The first and second liquid-to-liquid heat exchanger sub-systems 18, 20 preferably operate at conventional aircraft oil temperatures which are typically less than approximately 325 degrees Fahrenheit. That is, the components which are cooled by the generator oil loop 34 and the fan gear oil loop 36 are preferably operated below approximately 325 degrees Fahrenheit. Concurrently, the fuel flow prior to the main fuel pump 38 receives thermal energy from the oil loops 34, 36 and will thereby remain below approximately 325 degrees Fahrenheit. It is preferred that the fuel remain below approximately 325 degrees Fahrenheit prior to the main fuel pump 38 to minimize cavitations within the main fuel pump 38.
The temperature of the fuel increases as the fuel is communicated from the first liquid-to-liquid heat exchanger subsystem 18 to the second liquid-to-liquid heat exchanger sub-system 20. Preferably, the most temperature sensitive components are located furthest up stream of the ECD 12. That is, the fuel is lower in temperature the further the fuel is from the ECD 12. It should be understood, however, that should the main fuel pump 38 be capable of operating at fuel temperatures above approximately 325 degrees Fahrenheit, the fuel temperature may be permitted to exceed approximately 325 degrees Fahrenheit as the deoxygenated fuel from the FSU 14 will accept thermal energy in the range of 600 to 800 degrees Fahrenheit.
From the main fuel pump 38, the fuel serves as a coolant for the third liquid-to-liquid heat exchanger sub-systems 22. The third liquid-to-liquid heat exchanger sub-system 22 includes an engine oil loop 40. The components cooled by the engine oil loop 40 are the most resistant to temperature and are permitted to exceed approximately 325 degrees Fahrenheit. Preferably, the components cooled by the engine oil loop 40 utilize an optimized high temperature ester-based oil which operates at temperatures in excess of approximately 325 degrees Fahrenheit. Such an optimized high temperature ester-based oil is produced by NYCO S.A. Paris France under the trade name of GTO7. The optimized high temperature ester-based oil combined with the deoxygenated fuel temperature thermal retention capabilities permits associated components to operate above the conventional 325 degrees Fahrenheit temperature limit.
In combination with the deoxygenated fuel, the components cooled by the fuel flow are preferably separately distributed along the fuel flow path to advantageously utilize the increased temperature capabilities of the high temperature oil and higher temperature deoxygenated fuel. That is, although the fuel temperature is much higher after being utilized to previously cool the earlier oil loops 34, 36, the higher temperature fuel still operates as a heat sink for the still higher temperature engine oil loop 40 which includes components which are permitted to operate at the higher temperatures. Requirements for supplemental air-to-liquid heat exchangers are thereby minimized or eliminated.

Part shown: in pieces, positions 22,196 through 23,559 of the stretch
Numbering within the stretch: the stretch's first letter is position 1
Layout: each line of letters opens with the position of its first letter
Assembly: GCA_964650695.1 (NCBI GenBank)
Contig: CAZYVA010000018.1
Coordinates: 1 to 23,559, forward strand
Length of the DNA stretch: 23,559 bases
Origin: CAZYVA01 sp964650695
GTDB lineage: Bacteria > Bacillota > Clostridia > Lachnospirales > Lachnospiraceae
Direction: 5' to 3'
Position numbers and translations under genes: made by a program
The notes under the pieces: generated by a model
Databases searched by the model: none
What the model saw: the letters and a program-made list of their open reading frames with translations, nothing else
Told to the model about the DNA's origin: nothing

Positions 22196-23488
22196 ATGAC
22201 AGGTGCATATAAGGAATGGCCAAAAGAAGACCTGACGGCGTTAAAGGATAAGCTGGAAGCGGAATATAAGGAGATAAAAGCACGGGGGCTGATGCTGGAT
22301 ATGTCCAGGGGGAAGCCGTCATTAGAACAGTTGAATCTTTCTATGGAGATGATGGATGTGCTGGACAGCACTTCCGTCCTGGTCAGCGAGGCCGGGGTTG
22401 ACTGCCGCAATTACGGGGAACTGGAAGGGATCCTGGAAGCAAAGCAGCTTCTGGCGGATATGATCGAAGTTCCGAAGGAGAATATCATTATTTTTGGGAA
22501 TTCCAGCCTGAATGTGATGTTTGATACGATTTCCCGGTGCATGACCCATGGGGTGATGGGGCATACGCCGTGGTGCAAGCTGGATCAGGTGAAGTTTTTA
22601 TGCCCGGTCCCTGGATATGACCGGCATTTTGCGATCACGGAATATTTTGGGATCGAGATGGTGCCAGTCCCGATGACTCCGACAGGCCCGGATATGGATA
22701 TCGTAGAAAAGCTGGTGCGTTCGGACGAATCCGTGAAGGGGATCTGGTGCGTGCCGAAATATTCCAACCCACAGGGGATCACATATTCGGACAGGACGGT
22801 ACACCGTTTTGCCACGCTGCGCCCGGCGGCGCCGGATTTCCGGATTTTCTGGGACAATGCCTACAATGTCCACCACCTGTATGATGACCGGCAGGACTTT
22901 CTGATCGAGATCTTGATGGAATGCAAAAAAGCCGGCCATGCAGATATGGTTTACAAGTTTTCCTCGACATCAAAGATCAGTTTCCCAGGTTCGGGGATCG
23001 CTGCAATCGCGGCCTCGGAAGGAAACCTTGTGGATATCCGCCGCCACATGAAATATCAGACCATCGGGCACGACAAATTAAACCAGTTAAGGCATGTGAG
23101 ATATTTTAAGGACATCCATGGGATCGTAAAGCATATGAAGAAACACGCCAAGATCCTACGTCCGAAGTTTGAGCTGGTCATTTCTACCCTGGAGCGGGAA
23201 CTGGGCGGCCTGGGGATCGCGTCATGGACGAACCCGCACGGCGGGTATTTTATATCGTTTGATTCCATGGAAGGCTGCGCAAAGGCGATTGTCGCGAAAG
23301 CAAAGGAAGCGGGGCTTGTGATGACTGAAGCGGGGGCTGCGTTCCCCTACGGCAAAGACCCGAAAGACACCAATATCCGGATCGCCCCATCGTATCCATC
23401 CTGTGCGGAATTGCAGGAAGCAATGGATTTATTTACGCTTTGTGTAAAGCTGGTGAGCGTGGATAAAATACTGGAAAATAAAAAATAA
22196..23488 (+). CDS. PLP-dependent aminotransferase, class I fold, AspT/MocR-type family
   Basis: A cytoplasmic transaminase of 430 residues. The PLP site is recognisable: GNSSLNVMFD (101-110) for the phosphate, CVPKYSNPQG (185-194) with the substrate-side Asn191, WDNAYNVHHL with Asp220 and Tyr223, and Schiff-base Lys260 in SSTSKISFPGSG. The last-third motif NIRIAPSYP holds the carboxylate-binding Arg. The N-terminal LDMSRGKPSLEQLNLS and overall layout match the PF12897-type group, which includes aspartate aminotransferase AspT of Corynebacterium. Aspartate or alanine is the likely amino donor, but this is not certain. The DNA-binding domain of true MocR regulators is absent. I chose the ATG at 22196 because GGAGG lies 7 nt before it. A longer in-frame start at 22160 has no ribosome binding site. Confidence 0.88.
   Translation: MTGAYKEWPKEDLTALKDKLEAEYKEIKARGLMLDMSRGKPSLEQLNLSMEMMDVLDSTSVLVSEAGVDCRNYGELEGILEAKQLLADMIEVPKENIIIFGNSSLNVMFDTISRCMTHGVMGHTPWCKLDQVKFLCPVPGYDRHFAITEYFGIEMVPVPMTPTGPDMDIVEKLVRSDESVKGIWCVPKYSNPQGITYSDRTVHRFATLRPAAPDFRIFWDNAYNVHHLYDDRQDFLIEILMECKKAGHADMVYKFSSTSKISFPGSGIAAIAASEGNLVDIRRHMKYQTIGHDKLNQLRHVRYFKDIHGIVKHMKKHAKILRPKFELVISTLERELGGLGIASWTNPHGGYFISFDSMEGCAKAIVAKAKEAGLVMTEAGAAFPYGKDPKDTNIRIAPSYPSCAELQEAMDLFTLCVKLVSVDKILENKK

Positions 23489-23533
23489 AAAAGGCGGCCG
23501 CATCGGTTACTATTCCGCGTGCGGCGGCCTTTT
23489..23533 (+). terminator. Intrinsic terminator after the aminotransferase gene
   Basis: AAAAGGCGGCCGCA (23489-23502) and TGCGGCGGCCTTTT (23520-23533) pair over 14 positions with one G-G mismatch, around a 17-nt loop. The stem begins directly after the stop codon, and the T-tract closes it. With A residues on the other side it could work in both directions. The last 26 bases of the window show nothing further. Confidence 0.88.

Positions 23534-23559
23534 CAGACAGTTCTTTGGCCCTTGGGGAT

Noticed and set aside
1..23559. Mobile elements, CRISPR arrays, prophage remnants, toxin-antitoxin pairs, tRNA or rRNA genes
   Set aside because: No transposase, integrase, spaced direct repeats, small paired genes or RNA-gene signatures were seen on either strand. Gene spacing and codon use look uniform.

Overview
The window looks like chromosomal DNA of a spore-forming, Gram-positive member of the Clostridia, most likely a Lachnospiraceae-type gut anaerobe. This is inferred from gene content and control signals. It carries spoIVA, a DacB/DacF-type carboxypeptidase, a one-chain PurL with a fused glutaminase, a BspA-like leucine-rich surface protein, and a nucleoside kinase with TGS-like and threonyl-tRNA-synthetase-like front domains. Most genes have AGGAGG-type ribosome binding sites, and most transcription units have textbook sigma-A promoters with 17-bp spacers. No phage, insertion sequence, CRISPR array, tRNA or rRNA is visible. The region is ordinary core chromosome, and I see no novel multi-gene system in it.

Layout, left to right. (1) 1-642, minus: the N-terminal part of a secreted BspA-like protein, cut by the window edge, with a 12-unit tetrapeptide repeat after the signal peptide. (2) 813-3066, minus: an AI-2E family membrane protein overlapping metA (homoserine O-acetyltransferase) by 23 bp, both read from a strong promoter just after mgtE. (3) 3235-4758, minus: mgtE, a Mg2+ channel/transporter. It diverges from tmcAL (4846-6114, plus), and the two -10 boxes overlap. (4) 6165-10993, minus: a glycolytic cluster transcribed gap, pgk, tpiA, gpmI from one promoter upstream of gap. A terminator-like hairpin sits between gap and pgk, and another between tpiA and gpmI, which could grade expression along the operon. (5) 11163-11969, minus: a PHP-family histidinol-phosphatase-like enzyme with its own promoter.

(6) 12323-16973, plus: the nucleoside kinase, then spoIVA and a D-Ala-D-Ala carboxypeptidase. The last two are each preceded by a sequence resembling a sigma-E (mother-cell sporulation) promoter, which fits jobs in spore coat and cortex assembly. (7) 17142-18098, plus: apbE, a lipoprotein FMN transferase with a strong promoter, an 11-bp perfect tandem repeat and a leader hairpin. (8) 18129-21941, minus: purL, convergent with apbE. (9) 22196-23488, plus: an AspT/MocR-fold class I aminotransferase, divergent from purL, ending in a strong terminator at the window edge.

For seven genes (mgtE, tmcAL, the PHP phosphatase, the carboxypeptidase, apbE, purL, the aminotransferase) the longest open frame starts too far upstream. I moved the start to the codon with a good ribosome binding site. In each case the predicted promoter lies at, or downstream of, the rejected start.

The optimized high temperature ester-based oil are also preferably utilized with the first and second liquid-to-liquid heat exchanger sub-systems 18, 20 even though full advantage of the increased temperature capabilities may not be utilized. Moreover, separation of the oil loops in response to temperature capabilities permits components which may operate at higher temperatures to more fully utilize the capabilities of the high temperature oil and the deoxygenated fuel which, although at an elevated temperature later in the fuel flow path, operates as a heat sink to the still higher temperature components such as those in the engine oil loop 40.
It should be understood that the location of the FSU 14 represents only one of many possible locations, and that the FSU may alternatively be located between the first and second liquid-to-liquid heat exchanger sub-systems 18, 20 or downstream of the main fuel pump 38 while still deoxygenating the fuel to be advantageously utilized at higher temperatures with high temperature resistant components.
It should be understood that although a particular component arrangement is disclosed in the illustrated embodiment, other arrangements will benefit from the instant invention.
Although particular step sequences are shown, described, and claimed, it should be understood that steps may be performed in any order, separated or combined unless otherwise indicated and will still benefit from the present invention.
The foregoing description is exemplary rather than defined by the limitations within. Many modifications and variations of the present invention are possible in light of the above teachings. The preferred embodiments of this invention have been disclosed, however, one of ordinary skill in the art would recognize that certain modifications would come within the scope of this invention. It is, therefore, to be understood that within the scope of the appended claims, the invention may be practiced otherwise than as specifically described. For that reason the following claims should be studied to determine the true scope and content of this invention.
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|U.S. Classification||60/772, 60/39.08|
|International Classification||F02C7/06, F02C7/22, F02C7/236, B64D37/34, B64D37/00, B64D37/32|
|Cooperative Classification||F05D2260/20, F02C7/22, Y02T50/675, F02C7/236, B64D37/34|
|European Classification||B64D37/34, F02C7/236, F02C7/22|
|Jan 20, 2004||AS||Assignment|
Owner name: UNITED TECHNOLOGIES CORPORATION, CONNECTICUT
Free format text: ASSIGNMENT OF ASSIGNORS INTEREST;ASSIGNORS:SABATINO, DANIEL;SPADACCINI, LOUIS J.;KASLUSKY, SCOTT;REEL/FRAME:014916/0804
Effective date: 20040108
|Dec 4, 2007||CC||Certificate of correction|
|Jan 26, 2011||FPAY||Fee payment|
Year of fee payment: 4
|Feb 11, 2015||FPAY||Fee payment|
Year of fee payment: 8